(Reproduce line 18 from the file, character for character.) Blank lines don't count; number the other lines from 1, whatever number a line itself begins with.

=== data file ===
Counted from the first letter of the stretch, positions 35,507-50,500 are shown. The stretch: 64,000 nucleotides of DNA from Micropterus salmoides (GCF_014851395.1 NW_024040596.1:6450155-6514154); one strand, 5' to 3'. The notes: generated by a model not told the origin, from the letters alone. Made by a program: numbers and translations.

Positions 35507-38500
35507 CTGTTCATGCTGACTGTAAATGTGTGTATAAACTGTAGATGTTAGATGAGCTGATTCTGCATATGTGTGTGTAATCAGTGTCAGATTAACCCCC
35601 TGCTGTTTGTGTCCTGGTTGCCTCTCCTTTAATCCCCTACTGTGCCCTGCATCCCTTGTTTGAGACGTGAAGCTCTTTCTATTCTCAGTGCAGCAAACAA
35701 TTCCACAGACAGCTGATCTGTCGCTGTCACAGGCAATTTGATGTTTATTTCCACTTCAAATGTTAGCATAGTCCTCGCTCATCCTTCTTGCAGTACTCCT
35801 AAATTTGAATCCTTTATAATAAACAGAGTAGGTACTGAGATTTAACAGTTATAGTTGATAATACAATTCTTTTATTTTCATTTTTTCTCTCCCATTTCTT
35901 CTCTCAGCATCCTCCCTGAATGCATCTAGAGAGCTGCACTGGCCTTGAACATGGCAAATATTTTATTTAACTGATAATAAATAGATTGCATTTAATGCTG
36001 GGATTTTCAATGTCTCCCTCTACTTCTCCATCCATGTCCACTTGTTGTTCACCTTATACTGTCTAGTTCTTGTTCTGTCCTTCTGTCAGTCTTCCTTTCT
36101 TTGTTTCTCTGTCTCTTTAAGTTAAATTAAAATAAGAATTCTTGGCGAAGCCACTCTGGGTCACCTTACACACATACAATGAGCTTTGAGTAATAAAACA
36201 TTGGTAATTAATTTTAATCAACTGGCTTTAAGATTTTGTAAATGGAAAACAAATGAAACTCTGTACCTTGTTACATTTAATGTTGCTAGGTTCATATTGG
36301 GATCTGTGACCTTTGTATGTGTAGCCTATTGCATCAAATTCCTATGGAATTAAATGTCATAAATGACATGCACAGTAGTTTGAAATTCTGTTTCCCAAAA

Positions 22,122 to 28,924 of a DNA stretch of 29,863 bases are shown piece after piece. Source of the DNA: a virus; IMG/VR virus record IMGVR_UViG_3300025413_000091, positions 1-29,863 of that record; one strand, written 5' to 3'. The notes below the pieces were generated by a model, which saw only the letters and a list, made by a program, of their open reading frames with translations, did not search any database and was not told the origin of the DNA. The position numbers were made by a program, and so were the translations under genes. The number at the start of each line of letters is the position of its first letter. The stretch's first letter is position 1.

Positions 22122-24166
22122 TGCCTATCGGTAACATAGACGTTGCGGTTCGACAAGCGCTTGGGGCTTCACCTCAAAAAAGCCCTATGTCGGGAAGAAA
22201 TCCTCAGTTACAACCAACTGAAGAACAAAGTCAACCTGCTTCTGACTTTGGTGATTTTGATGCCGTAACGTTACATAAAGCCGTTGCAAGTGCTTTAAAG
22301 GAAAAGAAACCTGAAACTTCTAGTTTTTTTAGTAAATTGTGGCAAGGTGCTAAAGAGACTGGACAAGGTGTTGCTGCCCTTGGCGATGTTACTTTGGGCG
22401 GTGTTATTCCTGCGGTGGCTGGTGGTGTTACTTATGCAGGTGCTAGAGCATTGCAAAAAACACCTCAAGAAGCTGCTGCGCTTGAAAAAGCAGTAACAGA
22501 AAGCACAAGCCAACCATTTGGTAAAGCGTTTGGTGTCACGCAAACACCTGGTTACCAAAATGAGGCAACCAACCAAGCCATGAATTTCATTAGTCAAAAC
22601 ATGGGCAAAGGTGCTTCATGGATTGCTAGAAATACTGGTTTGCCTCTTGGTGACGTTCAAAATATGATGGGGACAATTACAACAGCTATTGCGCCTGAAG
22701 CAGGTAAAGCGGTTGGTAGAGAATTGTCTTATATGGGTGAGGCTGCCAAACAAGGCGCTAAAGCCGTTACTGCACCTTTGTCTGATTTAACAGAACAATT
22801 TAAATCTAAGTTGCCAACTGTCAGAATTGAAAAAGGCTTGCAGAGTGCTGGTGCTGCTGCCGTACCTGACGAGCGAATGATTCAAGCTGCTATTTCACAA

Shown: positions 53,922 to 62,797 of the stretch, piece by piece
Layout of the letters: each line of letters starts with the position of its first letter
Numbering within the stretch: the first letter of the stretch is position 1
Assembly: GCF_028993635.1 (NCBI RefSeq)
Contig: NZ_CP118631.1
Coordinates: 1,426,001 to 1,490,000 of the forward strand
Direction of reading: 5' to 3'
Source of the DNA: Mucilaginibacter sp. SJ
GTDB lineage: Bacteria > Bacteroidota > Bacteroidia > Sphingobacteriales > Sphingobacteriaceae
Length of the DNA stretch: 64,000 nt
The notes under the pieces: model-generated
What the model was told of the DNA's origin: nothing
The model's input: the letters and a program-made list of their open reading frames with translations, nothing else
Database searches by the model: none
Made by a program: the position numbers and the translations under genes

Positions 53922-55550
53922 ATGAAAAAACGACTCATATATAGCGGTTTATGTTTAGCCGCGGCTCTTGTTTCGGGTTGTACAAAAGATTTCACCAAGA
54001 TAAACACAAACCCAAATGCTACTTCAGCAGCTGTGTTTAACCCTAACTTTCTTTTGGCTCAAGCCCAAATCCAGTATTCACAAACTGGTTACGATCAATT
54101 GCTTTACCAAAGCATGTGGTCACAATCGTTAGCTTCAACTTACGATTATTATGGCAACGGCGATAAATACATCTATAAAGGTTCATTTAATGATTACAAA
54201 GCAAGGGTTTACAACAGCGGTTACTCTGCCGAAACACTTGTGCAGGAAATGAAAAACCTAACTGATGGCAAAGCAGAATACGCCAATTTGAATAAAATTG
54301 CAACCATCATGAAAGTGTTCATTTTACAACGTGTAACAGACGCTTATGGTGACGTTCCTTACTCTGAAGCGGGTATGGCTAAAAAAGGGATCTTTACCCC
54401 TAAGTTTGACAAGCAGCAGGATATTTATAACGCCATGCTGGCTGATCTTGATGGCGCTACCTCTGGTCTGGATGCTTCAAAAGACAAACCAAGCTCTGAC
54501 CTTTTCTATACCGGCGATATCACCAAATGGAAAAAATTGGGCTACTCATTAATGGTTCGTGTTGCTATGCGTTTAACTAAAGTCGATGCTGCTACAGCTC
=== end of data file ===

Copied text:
22501 AAGCACAAGCCAACCATTTGGTAAAGCGTTTGGTGTCACGCAAACACCTGGTTACCAAAATGAGGCAACCAACCAAGCCATGAATTTCATTAGTCAAAAC